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E Muths
Papers & Reports Effects of Snowpack, Temperature, and Disease on Demography in a Wild Population of Amphibians
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Authors: Muths E, Hossack BR, Grant EHC, Pilliod DS, Mosher BA | Date: 2020-06 | Outlet: Herpetologica | Format: .PDF
Understanding the demographic consequences of interactions among pathogens, hosts, and weather conditions is critical in determining how amphibian populations respond to disease and in identifying site-specific conservation actions that can be developed to bolster persistence of amphibian populations. We investigated population dynamics in Boreal Toads relative to abiotic (fall temperatures and snowpack) and biotic (the abundance of another anuran host and disease) characteristics of the local environment in Wyoming, USA. We used capture-recapture data and a multi-state model where state is treated as a hidden Markov process to incorporate disease state uncertainty and assess our a priori hypotheses. Our results indicate that snowpack during the coldest week of the winter is more influential to toad survival, disease transition probabilities, and the population-level prevalence of the amphibian chytrid fungus (Batrachochytrium dendrobatidis) in the spring, than temperatures in the fall or the presence of another host. As hypothesized, apparent survival at low (i.e., <25 cm) snowpack (0.22 [CI: 0.15–0.31]) was lower than apparent survival at high snowpack (90.65 [CI: 0.50–0.78]). Our findings highlight the potential for local environmental factors, like snowpack, to influence disease and host persistence, and demonstrate the ecological complexity of disease effects on population demography in natural environments. This work further emphasizes the need for improved understanding of how climate change may influence the relationships among pathogens, hosts, and their environment for wild animal populations challenged by disease.
Papers & Reports Amphibian chytrid prevalence on boreal toads in SE Alaska and NW British Columbia: tests of habitat, life stages, and temporal trends
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Authors: Hossack BR, Adams MJ, Honeycutt RK, Belt JJ, Pyare S | Date: 2020 | Outlet: Diseases of Aquatic Organisms 137:159-165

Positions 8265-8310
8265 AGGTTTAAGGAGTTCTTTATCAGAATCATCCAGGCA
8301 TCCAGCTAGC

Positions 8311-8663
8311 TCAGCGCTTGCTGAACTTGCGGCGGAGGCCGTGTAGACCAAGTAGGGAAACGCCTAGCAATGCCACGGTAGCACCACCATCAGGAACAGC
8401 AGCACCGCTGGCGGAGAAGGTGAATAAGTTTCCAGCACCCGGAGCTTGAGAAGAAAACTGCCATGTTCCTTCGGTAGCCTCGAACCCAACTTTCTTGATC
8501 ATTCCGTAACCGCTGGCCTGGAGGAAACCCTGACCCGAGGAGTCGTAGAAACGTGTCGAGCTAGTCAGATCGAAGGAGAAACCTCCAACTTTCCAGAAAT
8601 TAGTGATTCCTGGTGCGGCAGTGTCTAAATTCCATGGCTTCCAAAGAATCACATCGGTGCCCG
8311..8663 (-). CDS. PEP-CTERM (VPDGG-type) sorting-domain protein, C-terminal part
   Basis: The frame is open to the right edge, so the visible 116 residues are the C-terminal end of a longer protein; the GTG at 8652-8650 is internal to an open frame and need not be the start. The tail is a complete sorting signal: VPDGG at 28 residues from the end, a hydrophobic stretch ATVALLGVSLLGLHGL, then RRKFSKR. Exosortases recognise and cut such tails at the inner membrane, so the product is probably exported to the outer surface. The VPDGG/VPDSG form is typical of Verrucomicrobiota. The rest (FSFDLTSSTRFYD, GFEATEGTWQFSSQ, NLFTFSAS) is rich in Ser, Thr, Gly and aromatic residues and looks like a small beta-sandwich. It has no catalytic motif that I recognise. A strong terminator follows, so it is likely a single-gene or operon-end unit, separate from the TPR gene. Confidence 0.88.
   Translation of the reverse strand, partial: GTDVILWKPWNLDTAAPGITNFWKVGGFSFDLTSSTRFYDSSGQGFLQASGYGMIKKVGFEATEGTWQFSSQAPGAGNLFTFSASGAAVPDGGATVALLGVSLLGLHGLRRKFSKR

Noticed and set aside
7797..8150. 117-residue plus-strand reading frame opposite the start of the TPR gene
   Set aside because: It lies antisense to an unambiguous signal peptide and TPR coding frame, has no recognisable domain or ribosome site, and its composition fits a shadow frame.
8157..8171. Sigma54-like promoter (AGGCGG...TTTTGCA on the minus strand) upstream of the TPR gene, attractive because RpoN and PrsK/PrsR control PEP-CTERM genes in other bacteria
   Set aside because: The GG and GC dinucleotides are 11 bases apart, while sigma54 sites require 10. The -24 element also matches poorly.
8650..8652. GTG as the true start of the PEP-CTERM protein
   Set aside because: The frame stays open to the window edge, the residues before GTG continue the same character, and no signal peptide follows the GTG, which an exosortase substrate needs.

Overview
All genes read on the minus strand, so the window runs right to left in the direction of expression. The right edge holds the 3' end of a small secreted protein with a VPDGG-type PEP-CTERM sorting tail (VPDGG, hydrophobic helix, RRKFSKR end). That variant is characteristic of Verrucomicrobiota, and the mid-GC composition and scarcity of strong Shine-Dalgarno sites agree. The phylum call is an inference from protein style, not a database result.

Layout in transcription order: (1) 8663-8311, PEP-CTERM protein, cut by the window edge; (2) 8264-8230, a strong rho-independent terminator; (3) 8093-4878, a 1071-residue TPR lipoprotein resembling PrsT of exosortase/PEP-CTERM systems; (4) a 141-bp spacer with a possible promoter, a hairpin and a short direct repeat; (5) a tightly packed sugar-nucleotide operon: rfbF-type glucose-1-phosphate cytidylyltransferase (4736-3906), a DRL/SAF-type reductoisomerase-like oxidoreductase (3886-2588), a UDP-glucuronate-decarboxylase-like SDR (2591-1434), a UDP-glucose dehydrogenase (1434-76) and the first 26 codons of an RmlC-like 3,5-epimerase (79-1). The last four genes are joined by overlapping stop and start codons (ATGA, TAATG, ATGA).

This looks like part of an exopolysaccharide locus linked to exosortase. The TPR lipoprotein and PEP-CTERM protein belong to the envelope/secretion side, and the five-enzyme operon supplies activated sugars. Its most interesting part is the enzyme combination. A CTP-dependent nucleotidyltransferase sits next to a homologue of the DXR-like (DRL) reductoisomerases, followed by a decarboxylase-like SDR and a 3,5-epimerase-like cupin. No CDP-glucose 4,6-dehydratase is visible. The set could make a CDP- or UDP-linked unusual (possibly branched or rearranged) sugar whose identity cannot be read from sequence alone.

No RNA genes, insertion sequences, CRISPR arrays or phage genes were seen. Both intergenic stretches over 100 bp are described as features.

Tracking and understanding variation in pathogens such as Batrachochytrium dendrobatidis
(Bd), the agent of amphibian chytridiomycosis, which has caused population declines
globally, is a priority for many land managers. However, relatively little sampling of amphibian
communities has occurred at high latitudes. We used skin swabs collected during 2005?2017 from
boreal toads Anaxyrus boreas (n = 248), in southeast Alaska (USA; primarily in and near Klondike
Gold Rush National Historical Park [KLGO]) and northwest British Columbia (Canada) to determine
how Bd prevalence varied across life stages, habitat characteristics, local species richness,
and time. Across all years, Bd prevalence peaked in June and was >3 times greater for adult toads
(37.5%) vs. juveniles and metamorphs (11.2%). Bd prevalence for toads in the KLGO area, where
other amphibian species are rare or absent, was highest from river habitats (55.0%), followed by
human-modified upland wetlands (32.3%) and natural upland wetlands (12.7%)—the same rankorder
these habitats are used for toad breeding. None of the 12 Columbia spotted frogs Rana
luteiventris or 2 wood frogs R. sylvatica from the study area tested Bd-positive, although all were
from an area of low host density where Bd has not been detected. Prevalence of Bd on toads in the
KLGO area decreased during 2005?2015. This trend from a largely single-species system may be
encouraging or concerning, depending on how Bd is affecting vital rates, and emphasizes the
need to understand effects of pathogens before translating disease prevalence into management
actions.
Papers & Reports Contrasting demographic responses of toad populations to regionally synchronous pathogen (Batrachochytrium dendrobatidis) dynamics
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Authors: Hossack BR, Russell RE, McCaffery R | Date: 2020 | Outlet: Biological Conservation 241: 108373
Batrachochytrium dendrobatidis (Bd), a fungal pathogen that causes amphibian chytridiomycosis, has been implicated in population declines globally. To better understand how Bd affects survival and how threats vary spatially and temporally, we conducted long-term (range: 9–13 yrs) capture-recapture studies of boreal toads (Anaxyrus boreas) from three similar communities in western Montana. We also estimated temporal and spatial variation in population-level Bd prevalence among populations and the potential role of co-occurring Columbia spotted frogs (Rana luteiventris) in driving infection dynamics. Hierarchical models that accounted for detection uncertainty revealed Bd reduced apparent survival in one population that declined, was unassociated with survival in one stationary population, and was associated with increased survival in one population that is near extirpation. Despite different effects of Bd on hosts, pathogen prevalence was similar and synchronous across the populations separated by 111 – 176 km. Variation in Bd prevalence was driven partly by seasonal temperatures, but opposite the direction expected. Bd prevalence also decreased sharply over time across all populations, unrelated to trends in temperature, boreal toad survival, or infection dynamics of co-occurring Columbia spotted frogs. Toad Bd prevalence increased when frog abundance was high, consistent with an amplification effect. However, Bd prevalence of toads decreased as Bd prevalence of spotted frogs increased, consistent with a dilution effect. Our results reveal surprising variation in responses to Bd and show pathogen prevalence is not predictive of survival or population risk, and they illustrate the complexity in understanding disease dynamics across multiple populations.